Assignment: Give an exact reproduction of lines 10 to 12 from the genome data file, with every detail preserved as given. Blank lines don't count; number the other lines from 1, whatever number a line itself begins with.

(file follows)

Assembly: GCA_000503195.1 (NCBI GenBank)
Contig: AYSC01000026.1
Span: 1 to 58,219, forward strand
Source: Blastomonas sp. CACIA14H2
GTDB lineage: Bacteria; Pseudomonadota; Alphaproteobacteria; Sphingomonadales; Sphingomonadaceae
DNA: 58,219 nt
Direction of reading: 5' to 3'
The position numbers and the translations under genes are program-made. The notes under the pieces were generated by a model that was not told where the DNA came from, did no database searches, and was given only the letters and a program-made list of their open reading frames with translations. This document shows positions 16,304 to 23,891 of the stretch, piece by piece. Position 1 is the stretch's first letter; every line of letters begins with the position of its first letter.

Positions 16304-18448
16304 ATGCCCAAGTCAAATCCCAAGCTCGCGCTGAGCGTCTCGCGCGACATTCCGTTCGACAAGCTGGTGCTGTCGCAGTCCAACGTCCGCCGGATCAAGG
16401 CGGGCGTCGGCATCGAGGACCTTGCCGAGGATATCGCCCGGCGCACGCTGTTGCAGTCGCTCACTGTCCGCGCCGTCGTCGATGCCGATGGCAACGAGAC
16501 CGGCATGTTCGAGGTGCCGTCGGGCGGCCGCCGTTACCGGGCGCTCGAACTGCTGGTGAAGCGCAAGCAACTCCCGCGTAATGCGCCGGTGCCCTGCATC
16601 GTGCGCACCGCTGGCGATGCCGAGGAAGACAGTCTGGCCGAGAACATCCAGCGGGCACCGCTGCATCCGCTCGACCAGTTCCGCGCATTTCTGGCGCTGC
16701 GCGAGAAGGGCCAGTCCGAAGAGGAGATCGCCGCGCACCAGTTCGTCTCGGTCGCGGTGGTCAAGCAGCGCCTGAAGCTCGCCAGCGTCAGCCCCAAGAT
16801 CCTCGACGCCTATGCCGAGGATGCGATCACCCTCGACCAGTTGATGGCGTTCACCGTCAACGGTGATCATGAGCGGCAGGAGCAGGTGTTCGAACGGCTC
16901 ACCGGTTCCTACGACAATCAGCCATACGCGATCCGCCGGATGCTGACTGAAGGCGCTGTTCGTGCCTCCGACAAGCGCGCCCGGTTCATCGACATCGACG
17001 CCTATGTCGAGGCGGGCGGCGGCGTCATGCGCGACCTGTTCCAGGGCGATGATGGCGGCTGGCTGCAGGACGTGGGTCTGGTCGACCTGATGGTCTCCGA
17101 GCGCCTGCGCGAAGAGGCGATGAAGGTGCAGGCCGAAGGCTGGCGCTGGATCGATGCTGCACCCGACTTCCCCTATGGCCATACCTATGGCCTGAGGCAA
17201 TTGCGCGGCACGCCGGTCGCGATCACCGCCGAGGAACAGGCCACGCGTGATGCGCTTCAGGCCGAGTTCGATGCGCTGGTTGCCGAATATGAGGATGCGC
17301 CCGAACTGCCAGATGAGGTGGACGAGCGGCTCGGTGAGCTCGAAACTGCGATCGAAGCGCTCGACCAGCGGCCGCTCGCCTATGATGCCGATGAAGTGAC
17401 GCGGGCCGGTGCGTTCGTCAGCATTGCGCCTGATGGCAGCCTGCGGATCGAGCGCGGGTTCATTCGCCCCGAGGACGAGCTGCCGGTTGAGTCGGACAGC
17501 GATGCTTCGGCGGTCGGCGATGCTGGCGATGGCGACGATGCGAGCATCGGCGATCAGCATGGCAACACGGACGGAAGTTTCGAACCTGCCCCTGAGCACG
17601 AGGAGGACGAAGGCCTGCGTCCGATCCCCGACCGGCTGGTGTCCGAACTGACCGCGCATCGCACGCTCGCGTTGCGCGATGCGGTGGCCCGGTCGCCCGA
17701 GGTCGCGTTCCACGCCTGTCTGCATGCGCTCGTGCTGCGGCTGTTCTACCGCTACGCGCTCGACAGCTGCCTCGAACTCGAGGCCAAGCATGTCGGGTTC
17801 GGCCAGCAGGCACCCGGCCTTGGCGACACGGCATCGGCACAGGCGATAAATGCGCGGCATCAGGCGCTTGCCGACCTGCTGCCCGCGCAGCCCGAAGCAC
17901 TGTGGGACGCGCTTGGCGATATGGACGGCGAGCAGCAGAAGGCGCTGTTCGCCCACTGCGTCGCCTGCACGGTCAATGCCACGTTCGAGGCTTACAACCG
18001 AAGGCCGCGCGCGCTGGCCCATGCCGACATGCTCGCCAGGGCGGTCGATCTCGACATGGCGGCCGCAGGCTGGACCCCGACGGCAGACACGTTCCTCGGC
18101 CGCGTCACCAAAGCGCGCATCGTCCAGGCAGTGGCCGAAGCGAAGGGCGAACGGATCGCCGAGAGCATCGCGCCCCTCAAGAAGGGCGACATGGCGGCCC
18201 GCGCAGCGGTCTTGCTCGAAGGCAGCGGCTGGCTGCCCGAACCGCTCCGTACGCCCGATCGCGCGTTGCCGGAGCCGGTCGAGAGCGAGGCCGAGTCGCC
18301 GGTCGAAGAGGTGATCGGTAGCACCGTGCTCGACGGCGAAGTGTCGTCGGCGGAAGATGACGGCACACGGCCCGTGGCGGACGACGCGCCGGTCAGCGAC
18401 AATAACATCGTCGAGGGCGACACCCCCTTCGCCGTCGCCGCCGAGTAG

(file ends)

16304 ATGCCCAAGTCAAATCCCAAGCTCGCGCTGAGCGTCTCGCGCGACATTCCGTTCGACAAGCTGGTGCTGTCGCAGTCCAACGTCCGCCGGATCAAGG
16401 CGGGCGTCGGCATCGAGGACCTTGCCGAGGATATCGCCCGGCGCACGCTGTTGCAGTCGCTCACTGTCCGCGCCGTCGTCGATGCCGATGGCAACGAGAC
16501 CGGCATGTTCGAGGTGCCGTCGGGCGGCCGCCGTTACCGGGCGCTCGAACTGCTGGTGAAGCGCAAGCAACTCCCGCGTAATGCGCCGGTGCCCTGCATC